We’ve all heard the Cal-Neva stories about Frank Sinatra, the Mafia, the secret tunnels, John F. Kennedy, and Marilyn Monroe, as well as the glamour and glitz of the storied casino on the North Shore of Lake Tahoe. It all sounds like fantasy and legend, but many of the stories are true. Tahoe was a place for the rich, famous, and infamous in those days, and they flocked to North Lake Tahoe’s Cal-Neva Lodge, nicknamed “The Lady of the Lake,” from around the world in droves.
The Cal-Neva Lodge was built in 1926 by Robert P. Sherman, a wealthy San Francisco businessman who simply used it to entertain friends and guests. In the 1930s, the venue was sold to new owners who were able to obtain a Nevada gaming permit. The lodge instantly became a hit with the rich and famous of the 1930s right up until the place burned down in 1937. Somehow, they rebuilt in only 30 days, using 500 workers.
Not long before burning down, in 1935, an 11-year-old girl named Frances Gumm performed at the Cal-Neva, and was discovered and signed by an MGM agent. Frances Gumm later changed her name to Judy Garland and became one of the most famous entertainers of the 20th century.
The Cal-Neva Lodge became a hit with big gamblers and mafia types in the 1940s and ’50s. Bert “Wingy” Grober, head of a group that owned the Cal-Neva in the ’50s, was a good friend of JFK’s father, Joseph Kennedy, and the Kennedys were known to frequent the Cal-Neva throughout the ’50s and into the ’60s.
In 1960, Frank Sinatra bought the Cal-Neva and was determined to turn the place into a world class casino/resort. Sinatra had an immaculate concert hall built along with a helicopter pad and secret tunnels between the showroom and bungalows behind the hotel on the lake.
These tunnels were carpeted and lined with brick. Celebrities and Sinatra himself could easily travel to and fro without being detected by fans, paparazzi, and media. Entrances to the tunnel were in Sinatra’s office, at the heliport, and a closet of one of the lakeside bungalows.
Frank Sinatra, Dean Martin, and Sammy Davis Jr. all performed at the Cal-Neva during Sinatra’s tenure as owner. They also vacationed there and invited their celebrity friends such as Marilyn Monroe, Joe DiMaggio, Will Rogers, Peter Lawford (brother-in-law of JFK), and many more to join them.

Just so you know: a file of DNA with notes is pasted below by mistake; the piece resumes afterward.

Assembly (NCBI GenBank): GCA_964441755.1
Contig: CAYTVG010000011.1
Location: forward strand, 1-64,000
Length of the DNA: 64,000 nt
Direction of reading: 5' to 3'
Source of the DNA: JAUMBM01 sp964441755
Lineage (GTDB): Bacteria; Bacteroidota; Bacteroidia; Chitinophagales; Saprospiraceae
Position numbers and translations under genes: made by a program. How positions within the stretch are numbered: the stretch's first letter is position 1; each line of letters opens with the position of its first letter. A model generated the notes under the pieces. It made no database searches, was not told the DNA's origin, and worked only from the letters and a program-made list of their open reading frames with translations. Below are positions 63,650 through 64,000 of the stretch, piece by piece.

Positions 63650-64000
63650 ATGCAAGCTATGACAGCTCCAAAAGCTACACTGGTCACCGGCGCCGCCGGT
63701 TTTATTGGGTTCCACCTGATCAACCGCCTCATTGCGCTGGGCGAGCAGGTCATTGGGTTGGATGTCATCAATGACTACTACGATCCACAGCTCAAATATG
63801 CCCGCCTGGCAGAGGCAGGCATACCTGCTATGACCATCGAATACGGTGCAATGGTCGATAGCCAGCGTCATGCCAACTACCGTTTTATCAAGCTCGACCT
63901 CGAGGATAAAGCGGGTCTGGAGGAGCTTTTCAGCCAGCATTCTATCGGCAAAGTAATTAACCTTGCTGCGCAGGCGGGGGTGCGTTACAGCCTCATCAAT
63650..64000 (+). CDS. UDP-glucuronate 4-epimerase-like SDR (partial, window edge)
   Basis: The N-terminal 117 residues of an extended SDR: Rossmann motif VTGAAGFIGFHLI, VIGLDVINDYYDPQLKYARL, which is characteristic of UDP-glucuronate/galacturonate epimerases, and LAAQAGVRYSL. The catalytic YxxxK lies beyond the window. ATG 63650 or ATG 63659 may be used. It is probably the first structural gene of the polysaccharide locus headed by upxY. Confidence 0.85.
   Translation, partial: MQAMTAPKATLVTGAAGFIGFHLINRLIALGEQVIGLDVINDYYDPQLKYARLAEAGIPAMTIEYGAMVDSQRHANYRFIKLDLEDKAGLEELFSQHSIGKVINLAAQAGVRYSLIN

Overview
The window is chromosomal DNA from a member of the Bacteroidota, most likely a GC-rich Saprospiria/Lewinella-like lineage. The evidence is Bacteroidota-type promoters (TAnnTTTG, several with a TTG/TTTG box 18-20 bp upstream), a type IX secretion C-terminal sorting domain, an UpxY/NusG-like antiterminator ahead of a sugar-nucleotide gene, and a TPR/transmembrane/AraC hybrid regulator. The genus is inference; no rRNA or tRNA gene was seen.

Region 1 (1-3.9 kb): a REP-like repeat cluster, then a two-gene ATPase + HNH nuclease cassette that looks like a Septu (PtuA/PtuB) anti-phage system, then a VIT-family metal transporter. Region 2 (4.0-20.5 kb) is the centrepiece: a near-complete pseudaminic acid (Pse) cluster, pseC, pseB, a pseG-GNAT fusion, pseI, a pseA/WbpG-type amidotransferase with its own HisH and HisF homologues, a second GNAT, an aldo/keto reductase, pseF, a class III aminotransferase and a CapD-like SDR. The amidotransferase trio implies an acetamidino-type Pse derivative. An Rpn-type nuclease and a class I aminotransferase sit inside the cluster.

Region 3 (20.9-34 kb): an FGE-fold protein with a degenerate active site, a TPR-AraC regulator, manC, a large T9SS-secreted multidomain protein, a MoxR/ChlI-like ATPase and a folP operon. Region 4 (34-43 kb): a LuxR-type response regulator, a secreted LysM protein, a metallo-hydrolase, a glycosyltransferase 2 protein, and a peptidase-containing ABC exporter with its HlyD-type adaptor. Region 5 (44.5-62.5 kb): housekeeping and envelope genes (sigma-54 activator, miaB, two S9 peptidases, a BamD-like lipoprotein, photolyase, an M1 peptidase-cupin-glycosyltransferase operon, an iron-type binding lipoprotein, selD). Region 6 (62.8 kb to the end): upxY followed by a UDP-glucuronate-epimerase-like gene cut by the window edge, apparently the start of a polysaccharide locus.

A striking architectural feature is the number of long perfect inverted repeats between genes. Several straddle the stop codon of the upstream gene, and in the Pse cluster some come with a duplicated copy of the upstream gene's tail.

Did JFK hook up with Marilyn Monroe at the Cal-Neva as legend would have it? Maybe…
Sinatra’s close friendship with movie star Peter Lawford inspired rumors of furtive exploits in Tahoe by JFK and his younger brother Robert. Legend has it that whenever Jack or Bobby were visiting Sacramento, Sinatra would send his private helicopter for them. One especially juicy nugget suggests that the blonde “sex goddess” Marilyn Monroe and JFK once made love in a Cal-Neva tunnel, but a little fact-checking suggests the alleged tryst probably never happened, according to thestormking.com. There is only one documented account of JFK (as a Senator running for president) visiting the Cal-Neva — in Feb. 1960. At that time Monroe was in Hollywood filming a movie, making it highly unlikely she flew up for his very short campaign visit, says Mark McLaughlin, the historian behind thestormking.com. Monroe spent her last weekend alive at the Cal-Neva before, sadly, dying of an overdose in Los Angeles in 1962.
Sinatra’s Cal-Neva was booming after his remodel and the parade of celebrities in the early ’60s. By 1963 the Cal-Neva had grown to include 11 cottages and 55 rooms. Sinatra’s only problem was his affinity for the unsavory characters of the 1960s mafia. Sam Gianaca was a friend of Sinatra’s and was discovered by authorities in the Cal-Neva in August 1963. At the time, Gianaca was the top head mob boss of the Chicago mafia, Al Capone’s successor, was suspected to have ordered the murder of over 200 men, had been arrested more than 70 times, and was referred to as “The Godfather” of the American Mafia.
Upon discovering Gianaca in the lodge in 1963, the Nevada Gaming Control Board revoked Sinatra’s gaming license and began pressuring him into selling the casino. So much so that Sinatra gave in and agreed to sell on Oct. 7, 1963, effectively ending the golden age of North Lake Tahoe gambling and entertainment.
The Cal-Neva has changed hands frequently and has seen many hard times since those golden days. It was shut down due to lousy business in 2010, but was fortunately being renovated in 2013 by then-owner Criswell-Radovan. At that time, the property included a 219-room, 10-story hotel with a 6,000-square-foot casino. The goal of the new renovation was, of course, to try to return the Cal-Neva to the prosperity of that golden era during Sinatra’s ownership.
“It has such great soul and character, and it’s needed this redo for many decades,” Robert Radovan, co-owner of Criswell-Radovan, told The Associated Press.
Oracle chief Larry Ellison recently plucked up the Cal-Neva out of bankruptcy court (see Business Briefs), and in so doing, carries on the lodge’s historical relationship with the rich and famous. The mystique continues …
This article was originally published April 2015 on snowbrains.com. Moonshine Ink has edited it for style and clarity.